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The Federal Reserve ‘s Federal Open Market Committee, or FOMC, announced the third rate hike of 2018 this week, a move that was widely expected. But you may be wondering, why did they increase the Federal Reserve’s Fund rate, and what is the purpose of the Federal Reserve, anyway. On this podcast, I’ll interview Dr. Jeff Roach, our Director of Research on the purpose of the Federal Reserve.
The Federal Reserve System, often referred to as the Federal Reserve or simply “the Fed,” is the central bank of the United States. It was created by the Congress to provide the nation with a safer, more flexible, and more stable monetary and financial system. The Federal Reserve was created on December 23, 1913, when President Woodrow Wilson signed the Federal Reserve Act into law.
Since 1977, the Federal Reserve has operated under a mandate from Congress to “promote effectively the goals of maximum employment, stable prices, and moderate long term interest rates” — what is now commonly referred to as the Fed’s “dual mandate.”
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On this podcast, I’ll interview Dr. Jeff Roach, our Director of Research on where we may be in the credit cycle. This is important to understand as the Federal Reserve’s next meeting is scheduled for Sept. 25-26.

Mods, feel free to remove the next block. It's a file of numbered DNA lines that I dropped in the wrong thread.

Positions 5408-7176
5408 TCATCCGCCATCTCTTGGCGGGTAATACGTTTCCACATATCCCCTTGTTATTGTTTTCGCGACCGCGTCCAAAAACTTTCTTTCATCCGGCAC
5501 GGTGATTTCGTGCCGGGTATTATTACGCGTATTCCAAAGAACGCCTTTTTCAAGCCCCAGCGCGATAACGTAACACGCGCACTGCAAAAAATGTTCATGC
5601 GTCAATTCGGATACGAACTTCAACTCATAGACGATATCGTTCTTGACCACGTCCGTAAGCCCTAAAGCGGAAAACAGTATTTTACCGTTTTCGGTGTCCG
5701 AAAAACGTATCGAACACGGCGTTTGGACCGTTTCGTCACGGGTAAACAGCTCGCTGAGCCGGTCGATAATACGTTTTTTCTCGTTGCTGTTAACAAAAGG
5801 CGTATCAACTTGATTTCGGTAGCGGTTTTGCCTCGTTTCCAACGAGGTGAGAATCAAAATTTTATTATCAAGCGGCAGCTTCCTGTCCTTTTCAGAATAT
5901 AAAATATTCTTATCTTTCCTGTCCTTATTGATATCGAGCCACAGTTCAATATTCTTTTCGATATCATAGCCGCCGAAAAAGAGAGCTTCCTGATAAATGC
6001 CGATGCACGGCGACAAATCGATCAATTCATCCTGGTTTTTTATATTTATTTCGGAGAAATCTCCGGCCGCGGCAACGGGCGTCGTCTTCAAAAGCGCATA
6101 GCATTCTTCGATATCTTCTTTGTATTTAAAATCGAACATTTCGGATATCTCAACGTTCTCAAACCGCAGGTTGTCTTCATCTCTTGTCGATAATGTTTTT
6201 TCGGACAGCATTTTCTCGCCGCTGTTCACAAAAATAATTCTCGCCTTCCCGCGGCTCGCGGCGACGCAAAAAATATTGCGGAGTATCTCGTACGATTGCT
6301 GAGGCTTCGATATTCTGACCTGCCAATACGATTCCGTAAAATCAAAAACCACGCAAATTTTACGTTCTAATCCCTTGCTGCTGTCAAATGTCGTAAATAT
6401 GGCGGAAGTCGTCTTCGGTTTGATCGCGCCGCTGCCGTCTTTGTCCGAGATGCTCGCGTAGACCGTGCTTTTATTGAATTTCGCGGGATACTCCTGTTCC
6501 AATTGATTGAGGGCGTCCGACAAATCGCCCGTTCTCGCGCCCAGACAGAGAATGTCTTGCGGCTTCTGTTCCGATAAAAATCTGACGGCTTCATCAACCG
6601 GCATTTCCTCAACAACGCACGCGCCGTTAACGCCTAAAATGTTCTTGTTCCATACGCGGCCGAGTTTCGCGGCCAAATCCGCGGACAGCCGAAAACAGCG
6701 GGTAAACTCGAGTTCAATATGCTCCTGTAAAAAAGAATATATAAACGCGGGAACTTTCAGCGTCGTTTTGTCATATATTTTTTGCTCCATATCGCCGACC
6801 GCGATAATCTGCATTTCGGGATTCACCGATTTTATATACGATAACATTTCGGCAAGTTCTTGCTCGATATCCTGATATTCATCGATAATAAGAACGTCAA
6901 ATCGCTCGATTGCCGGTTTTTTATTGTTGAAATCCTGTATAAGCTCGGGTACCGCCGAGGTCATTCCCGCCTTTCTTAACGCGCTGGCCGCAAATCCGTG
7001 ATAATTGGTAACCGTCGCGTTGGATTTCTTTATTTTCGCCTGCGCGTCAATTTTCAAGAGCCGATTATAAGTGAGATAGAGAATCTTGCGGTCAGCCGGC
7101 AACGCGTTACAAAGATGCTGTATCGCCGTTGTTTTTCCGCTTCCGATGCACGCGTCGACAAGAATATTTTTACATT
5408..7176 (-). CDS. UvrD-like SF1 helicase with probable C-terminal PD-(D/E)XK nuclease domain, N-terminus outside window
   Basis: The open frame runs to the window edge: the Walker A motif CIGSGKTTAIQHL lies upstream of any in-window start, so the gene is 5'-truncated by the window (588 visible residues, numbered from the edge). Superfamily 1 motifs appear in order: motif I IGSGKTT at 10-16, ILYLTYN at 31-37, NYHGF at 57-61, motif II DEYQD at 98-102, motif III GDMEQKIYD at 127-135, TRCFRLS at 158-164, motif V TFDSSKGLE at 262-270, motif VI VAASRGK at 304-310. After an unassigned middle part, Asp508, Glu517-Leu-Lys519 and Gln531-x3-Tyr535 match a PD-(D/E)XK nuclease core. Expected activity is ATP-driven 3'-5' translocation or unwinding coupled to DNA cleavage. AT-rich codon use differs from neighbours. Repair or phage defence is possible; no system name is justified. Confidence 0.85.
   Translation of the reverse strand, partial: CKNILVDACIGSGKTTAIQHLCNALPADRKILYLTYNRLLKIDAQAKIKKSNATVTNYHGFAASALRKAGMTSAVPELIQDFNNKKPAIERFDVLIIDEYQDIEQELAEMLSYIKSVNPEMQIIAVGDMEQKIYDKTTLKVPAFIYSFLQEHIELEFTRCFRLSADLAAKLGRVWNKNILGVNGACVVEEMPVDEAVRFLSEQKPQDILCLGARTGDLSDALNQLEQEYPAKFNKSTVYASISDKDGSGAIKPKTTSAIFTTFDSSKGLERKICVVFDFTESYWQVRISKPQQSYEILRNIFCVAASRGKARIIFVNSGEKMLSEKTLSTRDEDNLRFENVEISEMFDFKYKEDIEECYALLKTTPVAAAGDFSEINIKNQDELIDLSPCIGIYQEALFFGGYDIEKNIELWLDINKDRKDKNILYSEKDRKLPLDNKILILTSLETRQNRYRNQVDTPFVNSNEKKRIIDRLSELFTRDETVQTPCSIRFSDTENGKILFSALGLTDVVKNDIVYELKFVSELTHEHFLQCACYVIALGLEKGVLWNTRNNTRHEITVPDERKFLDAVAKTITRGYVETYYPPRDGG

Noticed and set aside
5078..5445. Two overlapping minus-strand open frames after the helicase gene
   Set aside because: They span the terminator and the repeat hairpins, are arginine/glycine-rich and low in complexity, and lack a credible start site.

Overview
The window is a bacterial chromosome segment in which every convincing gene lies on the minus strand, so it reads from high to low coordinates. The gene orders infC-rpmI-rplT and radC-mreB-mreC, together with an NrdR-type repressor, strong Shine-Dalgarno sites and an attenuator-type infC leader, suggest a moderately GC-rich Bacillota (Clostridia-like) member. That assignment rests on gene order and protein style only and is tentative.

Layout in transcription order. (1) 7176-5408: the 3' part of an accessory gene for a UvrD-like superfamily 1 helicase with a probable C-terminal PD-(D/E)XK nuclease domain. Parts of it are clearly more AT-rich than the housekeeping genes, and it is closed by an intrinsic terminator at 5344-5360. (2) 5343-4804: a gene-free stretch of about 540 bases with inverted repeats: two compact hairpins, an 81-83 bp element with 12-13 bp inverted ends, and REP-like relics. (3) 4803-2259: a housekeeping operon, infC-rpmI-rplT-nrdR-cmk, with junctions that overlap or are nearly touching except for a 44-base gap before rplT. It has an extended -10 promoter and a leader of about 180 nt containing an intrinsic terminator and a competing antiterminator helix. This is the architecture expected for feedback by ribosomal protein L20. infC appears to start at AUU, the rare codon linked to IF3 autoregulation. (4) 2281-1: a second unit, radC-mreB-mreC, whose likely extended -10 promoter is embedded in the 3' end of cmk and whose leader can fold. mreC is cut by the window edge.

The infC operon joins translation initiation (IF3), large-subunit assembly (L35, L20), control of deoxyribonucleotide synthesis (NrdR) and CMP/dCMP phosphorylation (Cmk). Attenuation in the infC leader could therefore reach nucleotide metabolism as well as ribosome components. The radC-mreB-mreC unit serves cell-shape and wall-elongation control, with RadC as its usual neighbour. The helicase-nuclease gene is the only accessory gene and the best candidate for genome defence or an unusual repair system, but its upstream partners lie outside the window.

The credit cycle is the expansion and contraction of access to credit over time.
During an expansion of credit, asset prices are bid up by those with access to leveraged capital. This asset price inflation can then cause an unsustainable speculative price “bubble” to develop. The upswing in new money creation also increases the money supply for real goods and services, thereby stimulating economic activity and fostering growth in national income and employment.
When buyers’ funds are exhausted, an asset price decline can occur in the markets which had benefited from the credit expansion. This can then cause insolvency, bankruptcy, and foreclosure for those borrowers who came late to that market. This, in turn, can threaten the solvency and profitability of the banking system itself, resulting in a general contraction of credit as lenders attempt to protect themselves from losses.